If you’re wondering what’s missing from so many big-budget, effects-driven Hollywood movies, the answer lies in J.J. Abrams’ Super 8: heart and passion. What’s happening onscreen really matters to the young people in the story—so it matters to us, too. Moreover, there’s no cynicism or aloofness in these characters or the way they’re depicted. Just look at the face of newcomer Joel Courtney, who plays the leading role in Super 8, and you see the kind of guileless all-American boy we don’t find too often in contemporary films.
It isn’t coincidental that the story takes place in 1979, before the age of Twitter and texting. That’s also the period in which Steven Spielberg captured the imagination of moviegoers around the world with such impassioned films as Close Encounters of the Third Kind and E.T. The Extra Terrestrial. Abrams is unabashedly emulating—
—Spielberg here, and had the benefit of his input as this movie’s hands-on producer, but Super 8 never feels recycled or second-hand.
It does feel “old-school,” and whether or not that will play with today’s younger audiences remains to be seen…but I had an awfully good time watching the movie and rekindling emotions I haven’t felt in a Hollywood movie for quite some time.
Super 8 hearkens back to a time when kids embarked on the adventure of making home movies without the benefit of digital cameras or Final Cut Pro. (Here, Abrams is summoning up his own childhood and drawing on first-hand recollections of making movies with his friends.) The setting is a steel-mill town in Ohio, and the protagonist is a boy whose mother has recently died in a tragic accident, leaving him and his father, a deputy sheriff, to fend for themselves without her loving care. Getting involved in his best friend’s movie projects is a perfect release for young Joe, all the more so when his pal invites a girl from school (whom he’s never had the nerve to talk to) to be their leading lady. She’s played by the remarkable Elle Fanning, who manages to fit in perfectly with her less experienced costars.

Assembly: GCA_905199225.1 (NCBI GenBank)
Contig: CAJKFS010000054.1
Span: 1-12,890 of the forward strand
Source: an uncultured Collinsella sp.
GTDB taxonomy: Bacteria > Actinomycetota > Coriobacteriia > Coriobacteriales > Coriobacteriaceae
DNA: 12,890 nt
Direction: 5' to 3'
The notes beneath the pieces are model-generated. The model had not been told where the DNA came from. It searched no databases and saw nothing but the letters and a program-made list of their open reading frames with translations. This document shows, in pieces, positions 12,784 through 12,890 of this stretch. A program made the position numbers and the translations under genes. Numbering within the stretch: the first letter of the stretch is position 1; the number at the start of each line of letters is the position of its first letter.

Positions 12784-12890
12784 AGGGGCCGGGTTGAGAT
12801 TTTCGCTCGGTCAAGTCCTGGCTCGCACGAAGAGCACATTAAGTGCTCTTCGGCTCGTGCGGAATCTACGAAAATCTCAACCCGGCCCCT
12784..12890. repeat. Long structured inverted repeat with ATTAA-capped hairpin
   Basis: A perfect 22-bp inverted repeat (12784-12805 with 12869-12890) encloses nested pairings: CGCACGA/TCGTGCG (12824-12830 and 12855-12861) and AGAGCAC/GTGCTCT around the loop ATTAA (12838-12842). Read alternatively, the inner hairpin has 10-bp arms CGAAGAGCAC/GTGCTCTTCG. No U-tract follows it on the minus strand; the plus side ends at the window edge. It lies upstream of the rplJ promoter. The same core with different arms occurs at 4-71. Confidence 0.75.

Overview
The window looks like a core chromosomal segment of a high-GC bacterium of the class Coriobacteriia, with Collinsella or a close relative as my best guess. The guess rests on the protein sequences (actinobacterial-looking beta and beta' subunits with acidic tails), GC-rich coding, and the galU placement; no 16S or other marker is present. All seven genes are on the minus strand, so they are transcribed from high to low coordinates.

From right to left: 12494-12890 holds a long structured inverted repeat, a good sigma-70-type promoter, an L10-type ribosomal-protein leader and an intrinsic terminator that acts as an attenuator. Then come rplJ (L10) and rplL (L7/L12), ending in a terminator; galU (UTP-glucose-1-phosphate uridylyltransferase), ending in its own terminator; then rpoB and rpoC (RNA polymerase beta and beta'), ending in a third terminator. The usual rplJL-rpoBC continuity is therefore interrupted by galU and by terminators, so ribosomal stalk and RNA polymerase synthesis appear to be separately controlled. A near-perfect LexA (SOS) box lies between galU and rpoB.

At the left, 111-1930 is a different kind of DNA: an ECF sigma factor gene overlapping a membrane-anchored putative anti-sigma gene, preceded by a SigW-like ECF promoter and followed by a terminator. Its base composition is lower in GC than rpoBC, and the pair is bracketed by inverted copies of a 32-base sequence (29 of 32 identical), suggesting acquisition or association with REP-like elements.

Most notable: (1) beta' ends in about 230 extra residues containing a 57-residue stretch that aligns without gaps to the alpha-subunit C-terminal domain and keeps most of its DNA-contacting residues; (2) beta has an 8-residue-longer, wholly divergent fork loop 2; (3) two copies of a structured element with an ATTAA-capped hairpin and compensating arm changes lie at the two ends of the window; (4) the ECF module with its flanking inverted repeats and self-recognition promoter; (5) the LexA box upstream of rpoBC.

Paralleling this facet of the movie is a monster-on-the-loose plot, complete with military cover-up. It begins with the amateur moviemakers shooting at a train station late one night and bearing witness to a cataclysmic train wreck. (Spielberg has often mentioned his indelible boyhood memory of seeing Cecil B. DeMille’s spectacular train wreck in The Greatest Show on Earth, and even used a clip of the scene in his War of the Worlds. Now he and Abrams have actually topped it.)
The monster subplot reveals the mindset of someone who grew up on 1950s and 60s science-fiction and understands the precept first voiced by King Kong’s creator, Merian C. Cooper, who said the best way to hook an audience was to remember the 3 d’s: keep your creature distant, difficult, and dangerous..
I realize that Super 8 may sound like little more than a patchwork of earlier generations’ movies. That’s not entirely inaccurate, but it’s much too glib, like accusing Quentin Tarantino of merely stitching together riffs from genre movies he loves. Like Tarantino, Abrams has soaked up popular culture like a sponge, and while he naturally calls on tropes from movies and television shows he’s seen, he is also a skillful storyteller who knows how to layer action and thrills onto a bedrock of emotional truth. That’s what makes Super 8 so satisfying.
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